Wrapping C Global Variables

$Header: /cvs/projects/SWIG/Examples/ruby/variables/index.html,v 2002/04/08 03:56:05 beazley Exp $

When a C global variable appears in an interface file, SWIG tries to wrap it using a technique known as "variable linking." The idea is pretty simple---we try to create a Ruby variable (actually module method) that magically retrieves or updates the value of the underlying C variable when it is accessed. Click here to see a SWIG interface with some variable declarations in it.

Manipulating Variables from Ruby

Before going any further, it is important to understand some important differences between C and Ruby variables. In C, a variable is simply a name that refers to a specific location in memory. For example, when you declare a global variable 'double a' you know that somewhere in memory, 8 bytes have been set aside to hold a double and that a is bound to this location for the life of the program. In Ruby, variable creation is nothing more than a naming operation. For example, when you say 'a = 3', 'a' becomes a name that refers to some object '3'. Later on, if you say 'a = 7.5, the name 'a' is bound to an entirely different object containing the value '7.5' (the contents of the original object are not changed). The end result of this is that a variable in Ruby can refer to a virtually unlimited number of different objects (memory locations) over the lifetime of a program.

Because of Ruby's somewhat unusual variable assignment semantics, it is not possible to directly link a C global variable into an equivalent Ruby variable. Instead, all C global variables are accessed as attributes of the module. For example, if you had a global variable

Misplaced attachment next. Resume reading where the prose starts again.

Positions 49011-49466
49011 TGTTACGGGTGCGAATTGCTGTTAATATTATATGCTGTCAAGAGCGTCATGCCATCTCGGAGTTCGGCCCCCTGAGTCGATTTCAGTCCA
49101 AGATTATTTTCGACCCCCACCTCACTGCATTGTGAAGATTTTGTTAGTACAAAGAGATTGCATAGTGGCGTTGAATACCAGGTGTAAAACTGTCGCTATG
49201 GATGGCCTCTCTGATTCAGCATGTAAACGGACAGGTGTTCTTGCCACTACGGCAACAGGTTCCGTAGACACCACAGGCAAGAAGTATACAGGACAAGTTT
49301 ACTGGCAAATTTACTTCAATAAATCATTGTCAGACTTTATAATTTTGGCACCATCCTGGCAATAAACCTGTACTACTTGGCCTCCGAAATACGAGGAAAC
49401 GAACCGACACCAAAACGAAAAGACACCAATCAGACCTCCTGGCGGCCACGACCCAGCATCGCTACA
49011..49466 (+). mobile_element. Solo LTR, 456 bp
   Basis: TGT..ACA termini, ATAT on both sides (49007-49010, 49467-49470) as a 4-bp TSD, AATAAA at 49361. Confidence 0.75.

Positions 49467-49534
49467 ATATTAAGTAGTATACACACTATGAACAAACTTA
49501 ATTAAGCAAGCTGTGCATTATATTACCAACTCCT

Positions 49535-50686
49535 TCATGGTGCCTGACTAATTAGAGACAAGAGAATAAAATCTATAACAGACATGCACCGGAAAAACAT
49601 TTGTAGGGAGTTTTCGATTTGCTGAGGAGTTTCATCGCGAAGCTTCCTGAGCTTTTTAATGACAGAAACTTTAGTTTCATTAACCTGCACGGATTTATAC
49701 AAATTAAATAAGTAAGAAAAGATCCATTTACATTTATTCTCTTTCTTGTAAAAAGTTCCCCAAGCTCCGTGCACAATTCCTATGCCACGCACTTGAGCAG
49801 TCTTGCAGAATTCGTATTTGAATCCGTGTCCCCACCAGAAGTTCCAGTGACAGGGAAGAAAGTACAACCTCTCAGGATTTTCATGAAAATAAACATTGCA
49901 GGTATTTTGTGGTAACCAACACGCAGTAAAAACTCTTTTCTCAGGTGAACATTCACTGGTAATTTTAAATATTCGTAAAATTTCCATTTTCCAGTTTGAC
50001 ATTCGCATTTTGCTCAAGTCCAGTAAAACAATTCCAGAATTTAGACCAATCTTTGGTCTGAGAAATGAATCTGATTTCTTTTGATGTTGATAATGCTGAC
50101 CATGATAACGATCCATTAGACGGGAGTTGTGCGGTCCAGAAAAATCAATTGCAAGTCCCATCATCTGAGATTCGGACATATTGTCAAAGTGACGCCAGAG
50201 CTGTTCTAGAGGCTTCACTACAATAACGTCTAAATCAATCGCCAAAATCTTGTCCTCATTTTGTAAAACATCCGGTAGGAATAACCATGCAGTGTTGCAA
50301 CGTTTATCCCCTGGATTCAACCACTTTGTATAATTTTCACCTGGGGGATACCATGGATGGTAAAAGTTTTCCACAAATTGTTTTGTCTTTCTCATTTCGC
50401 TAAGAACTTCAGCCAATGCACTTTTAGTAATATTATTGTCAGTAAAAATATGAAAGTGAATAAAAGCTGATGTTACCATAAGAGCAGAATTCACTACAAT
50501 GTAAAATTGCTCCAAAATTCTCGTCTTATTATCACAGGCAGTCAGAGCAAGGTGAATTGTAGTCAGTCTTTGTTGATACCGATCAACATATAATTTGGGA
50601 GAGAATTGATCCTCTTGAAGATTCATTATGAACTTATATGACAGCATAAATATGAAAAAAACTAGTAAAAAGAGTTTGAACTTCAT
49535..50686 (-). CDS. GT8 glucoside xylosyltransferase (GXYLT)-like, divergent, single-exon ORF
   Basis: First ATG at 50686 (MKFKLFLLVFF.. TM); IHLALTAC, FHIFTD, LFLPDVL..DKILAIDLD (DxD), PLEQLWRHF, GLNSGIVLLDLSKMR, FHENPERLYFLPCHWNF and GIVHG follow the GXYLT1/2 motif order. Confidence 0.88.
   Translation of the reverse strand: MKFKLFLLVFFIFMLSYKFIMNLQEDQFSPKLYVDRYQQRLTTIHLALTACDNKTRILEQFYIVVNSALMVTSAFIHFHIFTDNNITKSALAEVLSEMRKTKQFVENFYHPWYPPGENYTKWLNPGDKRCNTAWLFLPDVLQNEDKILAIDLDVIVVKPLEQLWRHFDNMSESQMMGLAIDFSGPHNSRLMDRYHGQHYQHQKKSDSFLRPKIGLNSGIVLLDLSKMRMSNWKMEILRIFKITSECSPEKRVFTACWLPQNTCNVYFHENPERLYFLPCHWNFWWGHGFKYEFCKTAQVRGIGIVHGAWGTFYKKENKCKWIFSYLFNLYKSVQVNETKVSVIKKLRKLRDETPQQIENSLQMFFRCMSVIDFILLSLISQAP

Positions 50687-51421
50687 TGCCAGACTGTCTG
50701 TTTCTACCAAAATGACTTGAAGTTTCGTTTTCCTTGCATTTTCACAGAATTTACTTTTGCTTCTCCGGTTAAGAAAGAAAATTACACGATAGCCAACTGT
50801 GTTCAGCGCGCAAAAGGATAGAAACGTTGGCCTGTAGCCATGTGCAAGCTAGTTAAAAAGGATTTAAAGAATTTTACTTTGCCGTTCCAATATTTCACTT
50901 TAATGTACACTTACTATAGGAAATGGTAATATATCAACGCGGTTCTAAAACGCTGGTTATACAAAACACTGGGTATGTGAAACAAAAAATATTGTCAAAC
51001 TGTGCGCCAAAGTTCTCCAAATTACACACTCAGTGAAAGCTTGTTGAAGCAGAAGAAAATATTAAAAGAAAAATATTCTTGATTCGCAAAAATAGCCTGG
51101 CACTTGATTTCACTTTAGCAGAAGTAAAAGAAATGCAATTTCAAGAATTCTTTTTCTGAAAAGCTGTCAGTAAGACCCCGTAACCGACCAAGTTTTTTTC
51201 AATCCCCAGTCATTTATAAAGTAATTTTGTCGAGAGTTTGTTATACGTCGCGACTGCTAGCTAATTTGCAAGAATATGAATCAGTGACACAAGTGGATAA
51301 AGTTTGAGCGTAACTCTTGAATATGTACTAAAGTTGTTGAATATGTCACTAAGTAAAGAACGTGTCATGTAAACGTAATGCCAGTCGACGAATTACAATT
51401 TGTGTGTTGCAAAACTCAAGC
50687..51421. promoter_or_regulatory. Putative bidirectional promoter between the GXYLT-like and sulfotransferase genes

double foo;
it will be accessed in the Ruby module as Click here to see a script that updates and prints out the values of the variables using this technique.

Key points

  • When a global variable has the type "char *", SWIG manages it as a character string. However, whenever the value of such a variable is set from Ruby, the old value is destroyed using free().
  • signed char and unsigned char are handled as small 8-bit integers.
  • String array variables such as 'char name[256]' are managed as Ruby strings, but when setting the value, the result is truncated to the maximum length of the array. Furthermore, the string is assumed to be null-terminated.
  • When structures and classes are used as global variables, they are mapped into pointers. Getting the "value" returns a pointer to the global variable. Setting the value of a structure results in a memory copy from a pointer to the global.

Creating read-only variables

The %immutable and %mutable directives can be used to specify a collection of read-only variables. For example:
int    status;
double blah;
The %immutable directive remains in effect until it is explicitly disabled using the %mutable directive.


  • Management of global variables is one of the most problematic aspects of C/C++ wrapping because the scripting interface and resulting memory management is much trickier than simply creating a wrapper function.